MK: For some reason each year in Moto2 we can see the same story; one rider can be really fast and win a race and then in the next race he's nowhere. It has something to do with these bikes. They're so sensitive to find the right settings, that if you miss the feeling a little bit, like I did at Mugello, immediately do drop a bit. It's complicated to keep the same level every week, also because of the rules, because all the bikes are so close. That's the main reason. If you don't have the confidence you drop a lot. However me and Tito are the most consistent ones and I think that in the long term, to win the championship, that's the main key. You need to win the race and be on the podium of course but it's also very important that when a bad day is coming – and it will come anyway in such a long season – then you need to still be somewhere and score points. Consistency is the key.

MF: Has the Kalex bike changed a lot comparing to last year?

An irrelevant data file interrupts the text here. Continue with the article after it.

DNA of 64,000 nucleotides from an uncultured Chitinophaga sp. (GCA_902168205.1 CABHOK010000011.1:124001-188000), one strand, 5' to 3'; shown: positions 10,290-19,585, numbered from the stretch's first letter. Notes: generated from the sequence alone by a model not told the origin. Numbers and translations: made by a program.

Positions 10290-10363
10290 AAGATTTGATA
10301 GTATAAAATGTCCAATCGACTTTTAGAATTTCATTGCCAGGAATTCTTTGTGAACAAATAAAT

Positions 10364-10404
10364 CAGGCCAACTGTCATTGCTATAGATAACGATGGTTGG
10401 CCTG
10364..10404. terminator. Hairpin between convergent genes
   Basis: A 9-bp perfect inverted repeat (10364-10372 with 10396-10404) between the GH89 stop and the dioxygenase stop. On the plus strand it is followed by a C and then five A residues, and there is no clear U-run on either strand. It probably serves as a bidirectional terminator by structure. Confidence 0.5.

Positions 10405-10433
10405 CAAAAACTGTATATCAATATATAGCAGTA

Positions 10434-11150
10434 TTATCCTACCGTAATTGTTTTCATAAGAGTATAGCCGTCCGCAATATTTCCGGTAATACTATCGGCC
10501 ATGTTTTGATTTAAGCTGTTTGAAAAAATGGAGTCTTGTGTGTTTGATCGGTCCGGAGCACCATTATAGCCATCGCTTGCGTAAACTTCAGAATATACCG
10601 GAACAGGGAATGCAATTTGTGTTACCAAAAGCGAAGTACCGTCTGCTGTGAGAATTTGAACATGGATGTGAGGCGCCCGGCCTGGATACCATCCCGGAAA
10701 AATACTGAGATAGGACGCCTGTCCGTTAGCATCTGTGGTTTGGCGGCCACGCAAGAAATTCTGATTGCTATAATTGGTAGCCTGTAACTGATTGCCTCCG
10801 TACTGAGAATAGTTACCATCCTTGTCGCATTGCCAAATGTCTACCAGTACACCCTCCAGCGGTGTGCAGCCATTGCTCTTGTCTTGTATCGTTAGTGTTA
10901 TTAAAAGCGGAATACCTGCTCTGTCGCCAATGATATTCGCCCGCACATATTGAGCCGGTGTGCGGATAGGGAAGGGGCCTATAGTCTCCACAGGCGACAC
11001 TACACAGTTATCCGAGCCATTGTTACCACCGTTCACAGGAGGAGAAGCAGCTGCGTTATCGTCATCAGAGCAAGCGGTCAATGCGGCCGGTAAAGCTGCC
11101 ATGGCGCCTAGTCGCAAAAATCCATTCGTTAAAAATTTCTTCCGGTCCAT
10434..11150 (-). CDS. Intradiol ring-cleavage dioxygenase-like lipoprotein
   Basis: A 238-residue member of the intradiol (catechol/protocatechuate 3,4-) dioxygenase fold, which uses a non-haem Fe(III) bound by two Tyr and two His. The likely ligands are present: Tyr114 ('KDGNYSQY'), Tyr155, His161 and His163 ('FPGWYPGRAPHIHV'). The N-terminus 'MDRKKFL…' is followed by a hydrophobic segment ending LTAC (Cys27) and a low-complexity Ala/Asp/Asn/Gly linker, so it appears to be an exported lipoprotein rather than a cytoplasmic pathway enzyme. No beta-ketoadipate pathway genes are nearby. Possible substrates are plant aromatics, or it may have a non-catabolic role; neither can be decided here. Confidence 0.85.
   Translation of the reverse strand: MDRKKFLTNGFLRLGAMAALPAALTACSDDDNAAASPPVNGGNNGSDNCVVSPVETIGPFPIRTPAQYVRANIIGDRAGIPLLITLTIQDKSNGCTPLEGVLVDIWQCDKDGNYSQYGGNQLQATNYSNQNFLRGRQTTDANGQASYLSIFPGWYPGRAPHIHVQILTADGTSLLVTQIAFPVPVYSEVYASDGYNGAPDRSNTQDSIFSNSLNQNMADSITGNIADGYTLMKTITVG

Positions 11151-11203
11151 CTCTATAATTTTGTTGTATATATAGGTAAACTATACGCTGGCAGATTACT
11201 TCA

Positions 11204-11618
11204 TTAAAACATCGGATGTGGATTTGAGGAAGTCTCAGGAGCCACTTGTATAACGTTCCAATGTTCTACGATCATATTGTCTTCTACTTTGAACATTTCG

MK: From the outside it looks almost the same but there are always some differences. The frame we have now from the outside looks the same but the stiffness is a bit different and it's better with the front feeling. It's good for me because with my riding style I need and I like to have the right front feeling. If I don't have it, it's hard to be aggressive with the bike. We improved a bit in that aspect this year. But it never stops. We're testing and changing stuff during the season as well. Normally the bike you end the year with is quite a bit different to the one you've started the season on.

MF: How does it work with the base settings. Are you changing the setup much between races?

MK: Usually in Moto2 the best thing is that when you can find a good confidence with the bike, you need to keep the base setting more or less the same. It doesn't matter what track are you on. You need to be around this one area. Of course you need to fine tune it for every track, but if you change too much and the bike starts to feel different every weekend, you can't build your confidence with it. The most important thing is to find the base in the winter and then stay in that area. I believe that in this class rider is still the most important aspect. Even if the settings aren't perfect, you can fix it with your riding if you have the confidence to do it. To build the confidence it's important to keep the bike settings similar.